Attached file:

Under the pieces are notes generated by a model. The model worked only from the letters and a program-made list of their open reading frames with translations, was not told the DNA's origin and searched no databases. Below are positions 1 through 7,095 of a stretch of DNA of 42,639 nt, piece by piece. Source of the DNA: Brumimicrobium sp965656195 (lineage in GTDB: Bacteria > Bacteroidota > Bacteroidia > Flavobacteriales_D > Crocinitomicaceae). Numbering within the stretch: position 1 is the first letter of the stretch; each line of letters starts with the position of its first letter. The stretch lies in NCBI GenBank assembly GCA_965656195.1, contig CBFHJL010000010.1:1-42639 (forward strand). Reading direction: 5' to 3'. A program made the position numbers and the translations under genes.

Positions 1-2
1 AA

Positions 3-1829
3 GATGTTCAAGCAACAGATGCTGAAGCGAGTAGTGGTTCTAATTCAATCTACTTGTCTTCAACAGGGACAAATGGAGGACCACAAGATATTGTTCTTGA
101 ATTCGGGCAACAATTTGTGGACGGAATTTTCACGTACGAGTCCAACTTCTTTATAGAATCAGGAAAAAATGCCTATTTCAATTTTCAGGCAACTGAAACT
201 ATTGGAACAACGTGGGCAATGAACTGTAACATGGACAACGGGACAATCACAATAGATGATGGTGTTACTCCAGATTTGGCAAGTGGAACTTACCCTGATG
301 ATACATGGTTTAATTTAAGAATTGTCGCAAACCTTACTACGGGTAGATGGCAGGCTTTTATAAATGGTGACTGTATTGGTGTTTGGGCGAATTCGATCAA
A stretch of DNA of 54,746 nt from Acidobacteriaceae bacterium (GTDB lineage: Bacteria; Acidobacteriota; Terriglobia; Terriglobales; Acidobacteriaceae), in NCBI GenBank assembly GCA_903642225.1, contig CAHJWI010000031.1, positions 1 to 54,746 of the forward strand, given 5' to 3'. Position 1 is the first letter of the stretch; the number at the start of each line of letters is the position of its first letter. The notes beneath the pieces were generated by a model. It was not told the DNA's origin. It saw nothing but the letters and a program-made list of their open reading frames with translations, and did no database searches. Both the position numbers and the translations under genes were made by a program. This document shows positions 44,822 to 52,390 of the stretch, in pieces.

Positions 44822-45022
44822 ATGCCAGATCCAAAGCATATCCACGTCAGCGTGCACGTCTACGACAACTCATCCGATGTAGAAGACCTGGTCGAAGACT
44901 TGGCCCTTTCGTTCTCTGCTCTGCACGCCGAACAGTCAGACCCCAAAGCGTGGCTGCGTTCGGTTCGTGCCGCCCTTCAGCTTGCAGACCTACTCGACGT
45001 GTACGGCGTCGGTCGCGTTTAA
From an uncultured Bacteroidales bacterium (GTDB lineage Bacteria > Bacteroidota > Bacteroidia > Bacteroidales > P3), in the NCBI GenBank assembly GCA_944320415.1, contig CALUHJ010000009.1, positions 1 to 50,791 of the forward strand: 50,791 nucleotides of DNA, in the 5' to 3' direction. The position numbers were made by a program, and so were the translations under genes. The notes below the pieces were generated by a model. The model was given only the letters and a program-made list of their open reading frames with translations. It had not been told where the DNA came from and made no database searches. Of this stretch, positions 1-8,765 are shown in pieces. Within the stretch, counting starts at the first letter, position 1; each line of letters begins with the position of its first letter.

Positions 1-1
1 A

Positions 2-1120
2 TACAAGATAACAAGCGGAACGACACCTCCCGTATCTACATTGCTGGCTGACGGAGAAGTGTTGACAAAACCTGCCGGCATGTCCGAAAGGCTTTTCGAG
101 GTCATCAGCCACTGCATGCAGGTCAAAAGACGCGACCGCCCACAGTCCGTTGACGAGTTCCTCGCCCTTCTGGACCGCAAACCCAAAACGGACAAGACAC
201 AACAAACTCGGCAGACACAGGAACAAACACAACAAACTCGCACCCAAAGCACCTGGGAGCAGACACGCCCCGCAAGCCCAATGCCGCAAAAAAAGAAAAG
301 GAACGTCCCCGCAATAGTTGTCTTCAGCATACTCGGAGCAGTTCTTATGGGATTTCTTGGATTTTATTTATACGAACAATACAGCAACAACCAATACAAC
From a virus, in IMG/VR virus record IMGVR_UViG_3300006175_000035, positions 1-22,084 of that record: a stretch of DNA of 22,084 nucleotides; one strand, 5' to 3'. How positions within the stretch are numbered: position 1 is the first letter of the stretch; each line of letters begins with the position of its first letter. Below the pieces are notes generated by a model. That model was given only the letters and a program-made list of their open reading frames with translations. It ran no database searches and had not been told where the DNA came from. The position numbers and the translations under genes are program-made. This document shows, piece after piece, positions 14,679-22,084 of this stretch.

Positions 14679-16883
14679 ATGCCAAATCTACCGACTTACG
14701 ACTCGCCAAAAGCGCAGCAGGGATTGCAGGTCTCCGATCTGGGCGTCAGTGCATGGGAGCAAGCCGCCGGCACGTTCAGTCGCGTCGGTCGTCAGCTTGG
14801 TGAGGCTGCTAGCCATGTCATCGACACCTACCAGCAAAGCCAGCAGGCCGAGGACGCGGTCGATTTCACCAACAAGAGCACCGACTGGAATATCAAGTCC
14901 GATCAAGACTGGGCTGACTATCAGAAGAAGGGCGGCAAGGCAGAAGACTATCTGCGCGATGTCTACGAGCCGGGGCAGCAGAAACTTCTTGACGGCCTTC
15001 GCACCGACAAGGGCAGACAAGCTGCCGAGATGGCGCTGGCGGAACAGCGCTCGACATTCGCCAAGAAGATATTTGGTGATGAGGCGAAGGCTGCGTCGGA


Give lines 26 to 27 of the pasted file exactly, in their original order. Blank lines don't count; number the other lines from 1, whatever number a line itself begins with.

14801 TGAGGCTGCTAGCCATGTCATCGACACCTACCAGCAAAGCCAGCAGGCCGAGGACGCGGTCGATTTCACCAACAAGAGCACCGACTGGAATATCAAGTCC
14901 GATCAAGACTGGGCTGACTATCAGAAGAAGGGCGGCAAGGCAGAAGACTATCTGCGCGATGTCTACGAGCCGGGGCAGCAGAAACTTCTTGACGGCCTTC